Travelling in Myanmar under the Military Dictatorship

In 2003, I spent a month travelling in Myanmar (Burma) during an era when the military junta ruled the country, killed those protesting its rule and held Aung San Suu Kyi under house arrest. After a brief period of partial democracy starting in 2016, the February 2021 coup has reinstalled these triple pillars of political reality from late 20th and early 21st-century Myanmar. This article is a snapshot of life in the country during that 2003 visit, and life as it may be again in 2021 with the junta having reasserted its power.

At the turn of the century, Myanmar received fewer than two hundred thousand foreign visitors a year, compared with ten million for neighbouring Thailand. This relative lack of tourists wasn’t because of a shortage of attractions — on the contrary, Myanmar contains some of the most impressive historic sites in Southeast Asia.

The country is known as the Golden Land, a description bestowed on it fifteen centuries ago by the Mon people who settled there. At Inwa, an ancient city in the north of the country, I found the July 1977 first edition of the once-banned Travellers’ Guide to Myanmar, which introduced the country this way:

The amazing temples, the Buddhist monks in their saffron robes, the most hospitable people in the world together with its beaches, magnificent lakes with their leg rowers, ice-capped mountains, silvery waterfalls, enchanting caves, alluring wide beaches, riverine beauty spots and thousands of pagodas mirroring the different epochs in history, art and culture have made her earn the name ‘The Pearl of the East’.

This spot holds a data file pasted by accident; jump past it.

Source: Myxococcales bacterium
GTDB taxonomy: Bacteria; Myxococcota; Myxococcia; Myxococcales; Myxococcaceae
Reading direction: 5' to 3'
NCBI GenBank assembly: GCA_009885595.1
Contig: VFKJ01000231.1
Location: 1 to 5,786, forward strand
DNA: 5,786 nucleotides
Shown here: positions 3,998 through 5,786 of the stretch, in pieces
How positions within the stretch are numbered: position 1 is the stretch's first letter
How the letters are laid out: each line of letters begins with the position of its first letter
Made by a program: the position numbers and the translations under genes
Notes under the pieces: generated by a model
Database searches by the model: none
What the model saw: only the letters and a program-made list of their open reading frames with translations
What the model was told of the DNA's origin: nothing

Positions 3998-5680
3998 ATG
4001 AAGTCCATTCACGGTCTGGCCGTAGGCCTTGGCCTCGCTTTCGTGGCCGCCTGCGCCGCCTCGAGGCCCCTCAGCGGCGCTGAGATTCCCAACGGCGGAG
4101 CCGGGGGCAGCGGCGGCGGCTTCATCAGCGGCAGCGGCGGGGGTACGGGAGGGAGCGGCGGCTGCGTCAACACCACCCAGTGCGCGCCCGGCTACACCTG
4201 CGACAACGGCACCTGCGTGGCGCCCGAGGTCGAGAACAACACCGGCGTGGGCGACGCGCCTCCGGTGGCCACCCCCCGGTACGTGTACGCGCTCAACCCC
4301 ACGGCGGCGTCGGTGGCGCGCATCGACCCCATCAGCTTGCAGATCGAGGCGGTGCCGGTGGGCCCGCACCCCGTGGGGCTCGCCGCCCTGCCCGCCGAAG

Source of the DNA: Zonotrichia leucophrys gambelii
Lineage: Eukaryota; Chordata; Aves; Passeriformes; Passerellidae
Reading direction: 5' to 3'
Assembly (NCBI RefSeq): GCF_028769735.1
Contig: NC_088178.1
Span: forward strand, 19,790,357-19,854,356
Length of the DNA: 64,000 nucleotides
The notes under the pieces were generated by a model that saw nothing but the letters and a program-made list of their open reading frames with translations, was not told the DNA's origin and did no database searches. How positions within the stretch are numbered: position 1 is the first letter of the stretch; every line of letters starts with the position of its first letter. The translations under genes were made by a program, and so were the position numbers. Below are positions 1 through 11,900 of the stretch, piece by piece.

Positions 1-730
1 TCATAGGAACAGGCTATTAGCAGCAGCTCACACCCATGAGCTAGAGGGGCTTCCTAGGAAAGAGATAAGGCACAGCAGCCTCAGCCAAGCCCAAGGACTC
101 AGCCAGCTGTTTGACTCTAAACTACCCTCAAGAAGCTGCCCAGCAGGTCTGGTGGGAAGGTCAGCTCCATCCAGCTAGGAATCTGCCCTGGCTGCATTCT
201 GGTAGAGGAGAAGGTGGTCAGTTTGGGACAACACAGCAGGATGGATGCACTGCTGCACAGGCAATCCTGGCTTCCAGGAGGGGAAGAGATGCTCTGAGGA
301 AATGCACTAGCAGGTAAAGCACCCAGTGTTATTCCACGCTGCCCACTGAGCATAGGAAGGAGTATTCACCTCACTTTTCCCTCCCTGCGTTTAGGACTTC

One of the golden temples in Bagan, the most famous historic site in Myanmar.

Despite this impressive pedigree, travellers have stayed away from Myanmar because of the isolation policy of the military junta that brutally ruled the country for half a century from 1962 and is now in charge once again after a five-year respite.

John Pilger, an award-winning journalist and filmmaker known for his investigative reporting in Southeast Asia, described the junta in the 1990s (then known as the State Law and Order Restoration Council) as even more oppressive than the infamous Khmer Rouge regime in 1970s Cambodia:

What sets SLORC-run Myanmar apart is slave labour and massive displacement of whole sections of the population. No [other] modern state, whatever its totalitarian stripe, has turned itself into a vast slave labour camp in order to ‘develop’. Certainly, Pol Pot tried it as a means of control, but none matches the SLORC in paving its way to ‘the market’ with such brutal audacity.